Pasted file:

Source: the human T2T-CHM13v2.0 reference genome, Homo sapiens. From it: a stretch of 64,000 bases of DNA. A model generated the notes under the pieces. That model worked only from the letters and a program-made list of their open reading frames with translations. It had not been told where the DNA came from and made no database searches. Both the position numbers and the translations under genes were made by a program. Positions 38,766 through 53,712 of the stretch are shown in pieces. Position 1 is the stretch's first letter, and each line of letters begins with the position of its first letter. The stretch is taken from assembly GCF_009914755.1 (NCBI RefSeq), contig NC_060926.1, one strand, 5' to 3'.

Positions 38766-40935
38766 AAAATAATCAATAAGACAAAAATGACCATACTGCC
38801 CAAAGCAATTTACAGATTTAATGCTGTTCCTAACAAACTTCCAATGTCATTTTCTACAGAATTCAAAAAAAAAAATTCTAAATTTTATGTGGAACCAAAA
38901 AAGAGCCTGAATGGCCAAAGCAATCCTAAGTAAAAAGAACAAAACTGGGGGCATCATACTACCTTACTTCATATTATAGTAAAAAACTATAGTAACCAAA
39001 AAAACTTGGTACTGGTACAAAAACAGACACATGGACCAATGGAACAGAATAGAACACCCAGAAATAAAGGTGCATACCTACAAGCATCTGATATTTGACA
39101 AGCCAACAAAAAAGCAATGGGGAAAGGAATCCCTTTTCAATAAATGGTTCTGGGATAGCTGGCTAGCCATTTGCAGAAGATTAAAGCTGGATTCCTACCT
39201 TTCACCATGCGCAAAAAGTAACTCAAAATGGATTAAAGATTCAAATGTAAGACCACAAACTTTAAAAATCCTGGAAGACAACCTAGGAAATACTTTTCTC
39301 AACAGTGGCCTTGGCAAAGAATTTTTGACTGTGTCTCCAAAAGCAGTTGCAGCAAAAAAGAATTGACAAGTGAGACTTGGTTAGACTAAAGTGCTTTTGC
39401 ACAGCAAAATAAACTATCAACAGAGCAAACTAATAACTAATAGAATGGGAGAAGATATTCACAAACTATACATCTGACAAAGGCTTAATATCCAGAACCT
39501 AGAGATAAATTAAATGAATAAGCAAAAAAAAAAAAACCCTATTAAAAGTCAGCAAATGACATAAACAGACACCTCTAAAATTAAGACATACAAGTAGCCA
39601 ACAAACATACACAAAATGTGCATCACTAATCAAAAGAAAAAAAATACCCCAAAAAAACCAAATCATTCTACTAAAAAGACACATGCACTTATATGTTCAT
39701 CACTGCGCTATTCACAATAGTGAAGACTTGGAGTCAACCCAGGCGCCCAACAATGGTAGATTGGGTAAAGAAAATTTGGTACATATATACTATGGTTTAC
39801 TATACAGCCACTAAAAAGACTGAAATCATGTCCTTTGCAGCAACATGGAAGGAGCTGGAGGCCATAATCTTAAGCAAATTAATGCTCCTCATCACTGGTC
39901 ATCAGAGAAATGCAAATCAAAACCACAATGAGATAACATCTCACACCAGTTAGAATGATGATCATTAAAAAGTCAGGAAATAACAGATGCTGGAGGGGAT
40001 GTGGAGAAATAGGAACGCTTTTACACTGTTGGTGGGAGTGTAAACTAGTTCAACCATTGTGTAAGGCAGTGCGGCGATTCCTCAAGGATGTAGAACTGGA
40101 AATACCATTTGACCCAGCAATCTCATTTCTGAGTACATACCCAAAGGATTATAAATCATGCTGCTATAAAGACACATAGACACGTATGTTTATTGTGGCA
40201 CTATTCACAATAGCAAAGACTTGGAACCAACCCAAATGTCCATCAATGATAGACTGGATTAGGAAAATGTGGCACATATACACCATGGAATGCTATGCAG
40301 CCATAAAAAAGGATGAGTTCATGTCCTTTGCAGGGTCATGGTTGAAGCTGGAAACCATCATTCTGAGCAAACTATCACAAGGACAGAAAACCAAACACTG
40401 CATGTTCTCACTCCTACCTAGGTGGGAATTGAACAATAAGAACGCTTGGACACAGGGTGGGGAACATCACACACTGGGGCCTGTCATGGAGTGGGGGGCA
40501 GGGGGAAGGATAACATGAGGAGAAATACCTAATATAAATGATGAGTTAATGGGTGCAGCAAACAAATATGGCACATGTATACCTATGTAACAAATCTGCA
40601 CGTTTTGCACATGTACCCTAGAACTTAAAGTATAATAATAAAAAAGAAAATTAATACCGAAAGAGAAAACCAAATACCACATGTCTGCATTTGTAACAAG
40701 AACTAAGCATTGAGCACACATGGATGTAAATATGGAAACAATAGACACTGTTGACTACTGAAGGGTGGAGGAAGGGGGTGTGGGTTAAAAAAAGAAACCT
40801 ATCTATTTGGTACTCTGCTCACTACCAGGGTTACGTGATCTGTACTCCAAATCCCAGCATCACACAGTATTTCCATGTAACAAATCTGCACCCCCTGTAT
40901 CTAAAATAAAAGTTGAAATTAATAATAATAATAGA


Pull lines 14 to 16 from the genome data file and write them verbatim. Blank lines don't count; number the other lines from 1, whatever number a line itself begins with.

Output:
39801 TATACAGCCACTAAAAAGACTGAAATCATGTCCTTTGCAGCAACATGGAAGGAGCTGGAGGCCATAATCTTAAGCAAATTAATGCTCCTCATCACTGGTC
39901 ATCAGAGAAATGCAAATCAAAACCACAATGAGATAACATCTCACACCAGTTAGAATGATGATCATTAAAAAGTCAGGAAATAACAGATGCTGGAGGGGAT
40001 GTGGAGAAATAGGAACGCTTTTACACTGTTGGTGGGAGTGTAAACTAGTTCAACCATTGTGTAAGGCAGTGCGGCGATTCCTCAAGGATGTAGAACTGGA